Tuesday, November 8, 2011

Figurative Painting, Ballet, and... Photoshop

Thanks to a client who is interested in ballet, I have several new paintings of classical ballerinas in the works! This is especially exciting for me, since I have been wanting to expand my figurative portfolio and study the human form more carefully. Recently, I was humbled when another artist pointed out that one of my pieces had some anatomical errors. I realized that the human figure is truly the most challenging, yet exciting, thing to paint, and that I need to study it diligently in order to avoid such errors in future paintings. If I am going to do it justice, I must know how each body part moves, connects, and relates to the rest of the whole.

I began some "research" a couple of weeks ago when my sister and I went to see a ballet, and I realized I hadn't been to one since college. Back then, I don't think I had the appreciation for the human body that I have now. It is incredible how many ways the body can twist and turn and move in space, and it is also incredible to see what kinds of things the body is actually capable of! I was blown away by the grace and beauty these dancers were able to convey while doing moves that required a great deal of physical strength, agility, flexibility, and endurance.

Then, by a wonderful twist of fate, my weekly painting group lined up the perfect model to pose in a formal tutu and pointe shoes! She held a tough standing pose for us, and I was able to begin two paintings from it, both of which have great promise. The first is a full-length, 3/4-view composition, and the second is from the back and closer-up, detailing the model's beautiful shoulders and arms. The first painting is still in the works, but I just finished the second one, which you see below:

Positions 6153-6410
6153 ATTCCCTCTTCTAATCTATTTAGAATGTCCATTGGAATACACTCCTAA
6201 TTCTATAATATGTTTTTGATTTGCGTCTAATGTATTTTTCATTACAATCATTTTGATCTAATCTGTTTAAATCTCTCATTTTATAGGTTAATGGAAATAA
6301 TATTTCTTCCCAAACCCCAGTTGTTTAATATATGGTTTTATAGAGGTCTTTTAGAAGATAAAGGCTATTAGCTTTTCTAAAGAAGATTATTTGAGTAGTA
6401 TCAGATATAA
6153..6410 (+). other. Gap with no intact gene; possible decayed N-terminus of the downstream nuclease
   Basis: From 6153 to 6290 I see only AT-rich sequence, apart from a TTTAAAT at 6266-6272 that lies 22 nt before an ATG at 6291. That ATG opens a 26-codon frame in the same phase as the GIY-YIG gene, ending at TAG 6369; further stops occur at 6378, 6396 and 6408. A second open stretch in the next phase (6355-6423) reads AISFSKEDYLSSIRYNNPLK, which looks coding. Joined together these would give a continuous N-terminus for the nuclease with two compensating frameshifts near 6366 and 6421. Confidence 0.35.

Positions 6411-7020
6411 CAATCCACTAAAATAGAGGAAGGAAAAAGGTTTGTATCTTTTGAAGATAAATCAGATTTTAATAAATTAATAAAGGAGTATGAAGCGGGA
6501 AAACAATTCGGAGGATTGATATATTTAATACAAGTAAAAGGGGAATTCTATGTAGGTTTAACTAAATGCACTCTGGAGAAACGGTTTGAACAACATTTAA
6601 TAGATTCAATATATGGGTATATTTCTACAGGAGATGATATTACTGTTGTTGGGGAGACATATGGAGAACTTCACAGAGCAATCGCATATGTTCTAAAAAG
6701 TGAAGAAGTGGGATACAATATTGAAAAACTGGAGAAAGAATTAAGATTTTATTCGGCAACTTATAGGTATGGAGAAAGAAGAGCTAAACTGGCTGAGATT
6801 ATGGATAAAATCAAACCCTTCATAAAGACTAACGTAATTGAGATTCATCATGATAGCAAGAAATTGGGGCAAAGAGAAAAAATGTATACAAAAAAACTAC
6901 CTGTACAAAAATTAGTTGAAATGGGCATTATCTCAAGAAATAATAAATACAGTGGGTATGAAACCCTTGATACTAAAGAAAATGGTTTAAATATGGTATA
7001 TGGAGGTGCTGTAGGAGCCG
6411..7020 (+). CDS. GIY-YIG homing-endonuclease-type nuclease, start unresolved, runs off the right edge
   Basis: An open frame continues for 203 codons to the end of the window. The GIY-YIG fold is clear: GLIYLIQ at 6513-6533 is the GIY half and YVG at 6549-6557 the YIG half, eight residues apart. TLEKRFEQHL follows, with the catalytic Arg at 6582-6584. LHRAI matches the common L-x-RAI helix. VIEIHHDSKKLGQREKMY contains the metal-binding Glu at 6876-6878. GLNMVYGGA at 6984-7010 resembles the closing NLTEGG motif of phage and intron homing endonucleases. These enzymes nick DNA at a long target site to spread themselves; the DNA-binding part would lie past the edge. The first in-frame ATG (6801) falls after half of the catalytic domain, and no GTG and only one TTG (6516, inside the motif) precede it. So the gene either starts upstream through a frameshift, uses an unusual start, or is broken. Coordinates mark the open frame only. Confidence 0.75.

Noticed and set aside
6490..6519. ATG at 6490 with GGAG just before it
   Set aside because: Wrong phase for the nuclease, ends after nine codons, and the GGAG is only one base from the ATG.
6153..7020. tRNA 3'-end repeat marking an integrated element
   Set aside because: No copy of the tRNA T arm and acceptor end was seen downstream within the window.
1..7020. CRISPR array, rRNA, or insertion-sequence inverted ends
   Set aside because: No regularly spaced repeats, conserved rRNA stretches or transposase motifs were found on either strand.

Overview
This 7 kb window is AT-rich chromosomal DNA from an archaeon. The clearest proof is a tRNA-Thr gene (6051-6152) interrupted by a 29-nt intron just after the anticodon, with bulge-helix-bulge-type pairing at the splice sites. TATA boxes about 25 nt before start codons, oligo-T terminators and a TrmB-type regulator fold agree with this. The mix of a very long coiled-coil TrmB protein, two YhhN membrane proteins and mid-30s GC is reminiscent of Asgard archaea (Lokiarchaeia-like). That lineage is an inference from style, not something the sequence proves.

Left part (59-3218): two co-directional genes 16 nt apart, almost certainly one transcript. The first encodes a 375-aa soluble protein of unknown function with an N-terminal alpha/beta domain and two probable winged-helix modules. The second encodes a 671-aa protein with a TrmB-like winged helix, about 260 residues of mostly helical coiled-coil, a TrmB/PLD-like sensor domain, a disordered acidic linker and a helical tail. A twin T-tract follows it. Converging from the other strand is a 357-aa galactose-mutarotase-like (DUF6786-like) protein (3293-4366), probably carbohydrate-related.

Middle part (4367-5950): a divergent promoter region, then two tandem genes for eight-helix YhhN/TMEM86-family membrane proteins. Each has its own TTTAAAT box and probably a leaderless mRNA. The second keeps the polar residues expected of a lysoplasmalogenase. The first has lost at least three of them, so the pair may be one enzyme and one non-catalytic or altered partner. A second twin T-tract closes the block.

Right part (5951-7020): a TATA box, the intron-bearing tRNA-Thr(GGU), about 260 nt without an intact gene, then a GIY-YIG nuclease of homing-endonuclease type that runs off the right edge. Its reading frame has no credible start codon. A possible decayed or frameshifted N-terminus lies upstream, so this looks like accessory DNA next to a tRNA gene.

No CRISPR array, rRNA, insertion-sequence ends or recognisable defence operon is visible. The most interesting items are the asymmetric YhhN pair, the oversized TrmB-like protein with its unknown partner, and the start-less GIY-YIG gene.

"Ballerina with Venetian Mask" - 18x12 - oil on linen
I should probably mention something about the mask... she wasn't originally holding anything when I began this painting from life. When I took the painting home after the session, I was pretty happy with it, but I felt like it needed something more. So I dug through a bunch of my photos from Europe, and happened to find this:

As you can see, I circled the mask I ended up using in the painting. It took a couple of tries in Photoshop to find one that would be perfect as far as lighting and positioning of the "face." Which reminds me... I am still working on an instructional book on Photoshop for visual artists. I can teach you this technique. Photoshop really comes in handy for situations just like this! I got the best of both worlds: a quality experience with a live model (gaining more accurate values, colors, anatomy and excitement about the pose), AND a chance to add some aesthetic changes, thanks to my enormous catalog of photo references and some help from Photoshop.

In my next post, I will blog about painting from life, and why it's so important for preventing the kinds of mistakes I made in my [aforementioned] piece. :-) 



  1. Your paintings are truly tremendous. Thanks for sharing nice post for ballet lovers.

  2. Thank you! Glad you enjoyed... much more on that theme to come! :-)

  3. this is such a fantastic article about Figurative Painting, Ballet, and Photoshop. so much appreciate to visit this blog.

    Rachel Withers Ballet Instructor in UK | Certified ballet instructors in UK


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